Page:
Every once in awhile, it's nice to intersperse some practical, on-board information midst the sightseeing and boat chores. Thought this might be a good change for you. In the past, David has provided his list of essential supplies, hand tools and electric tools aboard Nine of Cups. I've certainly talked about specific items I like in my galley, but I've never outlined what I think are the top ten essentials that I use constantly and couldn't live without. So here goes … not in any specific order.
I've shouted the praises of my teapot in past blog posts, so you know how much we use it and rely upon it. We drink lots of hot tea and coffee throughout the day, whether it's hot or cold outside. I can't think of another item we use in the galley more than the teapot.
2. Silicone bakeware
I really like silicone bakeware. It doesn't take up much room because I can squish it up and fit it into lockers. It comes in all sorts of shapes and sizes from loaf pans to cupcake/muffin cups to roasters. No oil or grease is required and using silicone reduces the need for extra items aboard like muffin papers. The negatives … I find them hard to clean and a pain, especially in the little crenelated crevices of individual muffin cups. Even though you don't grease them, burned on grease or fat from what you're cooking sometimes discolors the bakeware. Then there's that floppy, flexible nature of the bakeware which really requires that you put what you're baking on a cookie sheet. All those negatives and I still love the bakeware. I also have a silicone colander that I use frequently to drain pasta and wash and drain veggies and fruits. It collapses, so it's very space efficient for what's usually a bulky item.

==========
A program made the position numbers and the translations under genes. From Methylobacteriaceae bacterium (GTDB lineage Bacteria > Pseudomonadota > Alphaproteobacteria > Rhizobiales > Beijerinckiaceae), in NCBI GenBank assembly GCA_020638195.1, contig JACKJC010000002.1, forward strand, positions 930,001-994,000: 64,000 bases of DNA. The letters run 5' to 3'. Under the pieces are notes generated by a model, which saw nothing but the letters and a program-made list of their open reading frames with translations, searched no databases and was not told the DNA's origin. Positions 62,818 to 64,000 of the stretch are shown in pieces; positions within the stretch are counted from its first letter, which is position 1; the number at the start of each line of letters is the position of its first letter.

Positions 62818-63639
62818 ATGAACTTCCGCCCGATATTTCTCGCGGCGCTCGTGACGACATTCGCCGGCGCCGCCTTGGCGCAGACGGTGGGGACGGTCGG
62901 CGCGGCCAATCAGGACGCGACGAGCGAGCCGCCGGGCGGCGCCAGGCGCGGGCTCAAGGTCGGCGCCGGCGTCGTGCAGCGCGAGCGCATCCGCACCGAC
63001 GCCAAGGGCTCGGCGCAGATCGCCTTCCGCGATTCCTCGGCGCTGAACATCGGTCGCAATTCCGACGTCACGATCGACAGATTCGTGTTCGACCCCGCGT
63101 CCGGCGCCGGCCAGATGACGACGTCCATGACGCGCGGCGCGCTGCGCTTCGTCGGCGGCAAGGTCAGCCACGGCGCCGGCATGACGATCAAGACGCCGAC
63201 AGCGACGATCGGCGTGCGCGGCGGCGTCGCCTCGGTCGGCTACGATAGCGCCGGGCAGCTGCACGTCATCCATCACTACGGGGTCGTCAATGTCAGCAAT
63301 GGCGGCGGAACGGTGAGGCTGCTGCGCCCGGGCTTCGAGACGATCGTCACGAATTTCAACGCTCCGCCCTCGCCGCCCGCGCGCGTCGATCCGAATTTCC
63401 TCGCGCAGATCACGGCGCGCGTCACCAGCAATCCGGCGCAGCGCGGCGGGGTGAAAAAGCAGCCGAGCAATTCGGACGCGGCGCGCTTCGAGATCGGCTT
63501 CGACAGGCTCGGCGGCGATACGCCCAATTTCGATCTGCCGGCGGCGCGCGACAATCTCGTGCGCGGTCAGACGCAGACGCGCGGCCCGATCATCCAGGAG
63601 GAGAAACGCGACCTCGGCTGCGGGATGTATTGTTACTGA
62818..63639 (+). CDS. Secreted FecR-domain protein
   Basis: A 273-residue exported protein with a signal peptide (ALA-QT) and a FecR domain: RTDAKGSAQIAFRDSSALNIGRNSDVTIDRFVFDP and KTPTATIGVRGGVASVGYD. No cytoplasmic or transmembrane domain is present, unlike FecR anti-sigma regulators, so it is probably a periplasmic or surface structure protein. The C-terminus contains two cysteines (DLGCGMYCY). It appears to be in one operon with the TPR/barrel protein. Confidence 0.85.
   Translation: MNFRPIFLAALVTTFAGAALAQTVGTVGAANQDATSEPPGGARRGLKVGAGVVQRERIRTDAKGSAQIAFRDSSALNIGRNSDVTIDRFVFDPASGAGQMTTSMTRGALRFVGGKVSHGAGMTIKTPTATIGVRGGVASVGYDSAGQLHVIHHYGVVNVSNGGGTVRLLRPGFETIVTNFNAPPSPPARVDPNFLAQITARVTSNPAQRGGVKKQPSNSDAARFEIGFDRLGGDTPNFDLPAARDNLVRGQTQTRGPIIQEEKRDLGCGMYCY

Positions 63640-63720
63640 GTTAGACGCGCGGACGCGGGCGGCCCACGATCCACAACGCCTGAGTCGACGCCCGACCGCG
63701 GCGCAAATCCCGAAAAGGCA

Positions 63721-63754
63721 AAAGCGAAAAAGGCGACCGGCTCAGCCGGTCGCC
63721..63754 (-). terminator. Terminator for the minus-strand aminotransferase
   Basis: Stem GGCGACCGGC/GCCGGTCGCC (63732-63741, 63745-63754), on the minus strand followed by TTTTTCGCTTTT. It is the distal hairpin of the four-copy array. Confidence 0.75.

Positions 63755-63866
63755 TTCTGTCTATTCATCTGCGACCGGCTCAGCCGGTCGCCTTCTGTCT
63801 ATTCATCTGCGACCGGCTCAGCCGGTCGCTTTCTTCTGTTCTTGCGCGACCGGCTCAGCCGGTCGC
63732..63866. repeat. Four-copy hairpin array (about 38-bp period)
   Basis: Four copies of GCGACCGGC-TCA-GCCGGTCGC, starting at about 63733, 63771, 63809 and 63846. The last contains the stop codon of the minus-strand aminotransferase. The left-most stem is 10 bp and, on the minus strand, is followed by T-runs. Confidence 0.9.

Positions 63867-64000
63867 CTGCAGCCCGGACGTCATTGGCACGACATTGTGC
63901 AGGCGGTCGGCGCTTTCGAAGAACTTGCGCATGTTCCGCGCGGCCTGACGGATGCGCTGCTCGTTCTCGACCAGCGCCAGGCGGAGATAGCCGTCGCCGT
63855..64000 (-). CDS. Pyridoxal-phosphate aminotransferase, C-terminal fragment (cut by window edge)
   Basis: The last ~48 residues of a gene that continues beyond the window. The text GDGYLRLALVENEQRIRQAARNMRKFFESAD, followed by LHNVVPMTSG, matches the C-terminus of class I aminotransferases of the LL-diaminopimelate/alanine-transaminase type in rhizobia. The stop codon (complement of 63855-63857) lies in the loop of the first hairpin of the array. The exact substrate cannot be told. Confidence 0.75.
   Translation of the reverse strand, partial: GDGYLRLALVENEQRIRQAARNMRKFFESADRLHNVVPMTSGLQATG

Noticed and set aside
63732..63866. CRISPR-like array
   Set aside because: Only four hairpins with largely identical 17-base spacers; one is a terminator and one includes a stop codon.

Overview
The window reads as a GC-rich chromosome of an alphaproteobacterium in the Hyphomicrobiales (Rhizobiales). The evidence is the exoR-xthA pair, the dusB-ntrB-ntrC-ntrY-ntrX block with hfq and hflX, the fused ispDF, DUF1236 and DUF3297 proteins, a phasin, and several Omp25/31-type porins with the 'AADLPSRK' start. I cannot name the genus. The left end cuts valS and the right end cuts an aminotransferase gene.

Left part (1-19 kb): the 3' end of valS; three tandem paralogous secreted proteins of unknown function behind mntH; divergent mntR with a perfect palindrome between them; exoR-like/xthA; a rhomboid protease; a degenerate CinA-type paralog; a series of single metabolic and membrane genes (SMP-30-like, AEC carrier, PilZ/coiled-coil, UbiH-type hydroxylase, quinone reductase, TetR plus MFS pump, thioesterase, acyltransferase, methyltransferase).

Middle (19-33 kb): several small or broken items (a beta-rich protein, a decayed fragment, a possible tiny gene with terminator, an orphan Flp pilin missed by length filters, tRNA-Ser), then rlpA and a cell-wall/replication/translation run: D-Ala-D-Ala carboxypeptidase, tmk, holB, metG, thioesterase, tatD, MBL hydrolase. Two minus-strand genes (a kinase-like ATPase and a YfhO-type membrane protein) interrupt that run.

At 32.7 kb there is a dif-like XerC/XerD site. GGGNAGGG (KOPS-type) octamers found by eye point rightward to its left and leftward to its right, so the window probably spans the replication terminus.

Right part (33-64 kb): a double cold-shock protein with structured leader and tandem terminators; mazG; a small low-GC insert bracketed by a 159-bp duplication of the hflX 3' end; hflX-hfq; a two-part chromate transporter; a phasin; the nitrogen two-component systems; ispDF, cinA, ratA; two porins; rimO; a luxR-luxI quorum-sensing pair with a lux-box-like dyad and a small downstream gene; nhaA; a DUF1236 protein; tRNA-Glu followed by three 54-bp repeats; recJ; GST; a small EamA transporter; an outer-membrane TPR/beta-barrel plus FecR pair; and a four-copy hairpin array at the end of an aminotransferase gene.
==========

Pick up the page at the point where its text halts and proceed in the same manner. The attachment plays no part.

3. Collapsible steamer
I steam veggies all the time and I've used the same simple collapsible, stainless steel steamer I brought with me when we moved aboard. It doesn't take up much room when it's collapsed, fits most any size pan, it's easy to clean and works like a charm.
4. Veggie peeler
A veggie peeler is a pretty mundane, but I use mine pretty much daily, so it's an essential. I had a fancy one and didn't like it and resorted to a plain old stainless steel model until Lin gave me a new one in my Christmas stocking and it became my very favorite. It's a cheapie … she got it free at a convention … but it works better than anything I've used before even on tough-to-peel items like butternut squash, pumpkin and turnips.
5. Can opener